Occupational therapy for children can be an effective early intervention. Learn more about how OT can help kids who need it.
Fine motor skills are crucial for play time, school, and daily activities. For instance, the ability to grasp toys and write is part of healthy childhood development. Some kids are slower to acquire these skills. For kids with fine motor difficulties or sensory processing issues, early intervention in the form of occupational therapy can help them develop skills and strength they need in day to day life. An Occupational Therapist (OT) can provide necessary support to help kids embark on a path to better functioning and self-confidence.
What is Occupational Therapy for Children?
Occupational therapy for children involves activities to help kids develop fine motor skills, hand-eye coordination, and even positive behaviors. Pediatric OTs typically evaluate kids to determine how well they are functioning compared to other kids their age, and what their therapeutic needs are. For example, if a child has trouble with handwriting, the OT will develop a program of exercises and techniques to help. Or a child could have sensory processing issues that make it difficult to self-regulate emotions. In this case, an OT may design a sensory diet comprised of sensory input activities that help kids feel more balanced. OTs also partner with physical therapists to help gross motor functioning. Visit the American Occupational Therapy Association website for more resources and information on OT for children and youth.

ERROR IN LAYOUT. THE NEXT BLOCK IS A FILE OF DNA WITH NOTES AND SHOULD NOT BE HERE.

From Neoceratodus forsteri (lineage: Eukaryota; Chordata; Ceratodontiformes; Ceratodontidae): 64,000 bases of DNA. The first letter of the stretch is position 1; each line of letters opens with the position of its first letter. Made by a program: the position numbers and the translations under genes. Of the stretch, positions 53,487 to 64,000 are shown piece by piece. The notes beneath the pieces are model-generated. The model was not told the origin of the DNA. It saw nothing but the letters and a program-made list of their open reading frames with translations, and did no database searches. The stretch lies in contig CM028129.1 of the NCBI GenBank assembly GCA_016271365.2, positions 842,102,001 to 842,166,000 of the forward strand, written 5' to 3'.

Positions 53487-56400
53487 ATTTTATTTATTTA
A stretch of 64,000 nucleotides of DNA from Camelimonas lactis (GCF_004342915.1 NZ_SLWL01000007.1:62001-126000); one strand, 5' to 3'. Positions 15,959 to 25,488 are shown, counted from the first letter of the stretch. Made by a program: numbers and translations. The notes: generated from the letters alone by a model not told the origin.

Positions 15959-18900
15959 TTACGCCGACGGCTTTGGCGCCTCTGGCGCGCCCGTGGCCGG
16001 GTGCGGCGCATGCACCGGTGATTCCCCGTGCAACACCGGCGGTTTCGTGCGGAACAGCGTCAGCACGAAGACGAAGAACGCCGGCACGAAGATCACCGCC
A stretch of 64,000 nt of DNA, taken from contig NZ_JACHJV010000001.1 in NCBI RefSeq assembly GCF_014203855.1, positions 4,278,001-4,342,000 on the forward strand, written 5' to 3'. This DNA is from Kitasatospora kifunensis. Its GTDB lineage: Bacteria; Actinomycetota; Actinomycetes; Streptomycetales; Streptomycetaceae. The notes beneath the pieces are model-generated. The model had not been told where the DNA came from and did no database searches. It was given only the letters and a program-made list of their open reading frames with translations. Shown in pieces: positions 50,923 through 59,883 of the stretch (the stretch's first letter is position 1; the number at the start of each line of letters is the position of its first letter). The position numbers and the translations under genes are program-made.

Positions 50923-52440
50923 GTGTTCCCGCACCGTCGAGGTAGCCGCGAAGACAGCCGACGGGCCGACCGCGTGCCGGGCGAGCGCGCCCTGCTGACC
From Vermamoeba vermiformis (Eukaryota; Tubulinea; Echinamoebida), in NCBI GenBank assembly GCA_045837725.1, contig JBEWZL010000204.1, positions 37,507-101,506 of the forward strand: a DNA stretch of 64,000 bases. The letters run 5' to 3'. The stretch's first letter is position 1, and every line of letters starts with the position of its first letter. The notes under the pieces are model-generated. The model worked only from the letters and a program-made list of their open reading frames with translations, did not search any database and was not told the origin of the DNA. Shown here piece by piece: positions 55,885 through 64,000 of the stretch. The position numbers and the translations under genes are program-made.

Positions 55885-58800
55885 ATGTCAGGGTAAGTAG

Who Benefits from Occupational Therapy?
Kids with certain medical and behavioral conditions may be more likely to need OT. For example, a child with illness, disability, orthopedic injuries, developmental delays, or mental health concerns. Not everyone who benefits from OT has an underlying condition, however. Occupational therapy is appropriate for any adult or child who has difficulty completing the “occupational tasks” of daily living necessary to function. For kids, this can be anything from self-help skills, like getting dressed, to modulating sensory input.
Where can I Find an Occupational Therapist for My Child?
OTs are masters level practitioners who take a holistic approach. They consider a person’s functioning from physical, psychological, social, and environmental perspectives. Their services are as varied as the settings you find them in. Occupational therapists for children can be found privately in the community, at schools, hospitals, health care centers, and children’s clinics. Services may vary depending on the setting. For instance, a school based OT might have a limited scope of practice aimed at helping kids to access their education.
Altogether, occupational therapy can contribute positively to the physical and mental health of a child. If you think your child could benefit from OT, one way to get the ball rolling is to have a conversation with your pediatrician. They can listen to your concerns and refer you to a specialist. You also might want to consult with the school guidance counselor about services offered at school through an IEP.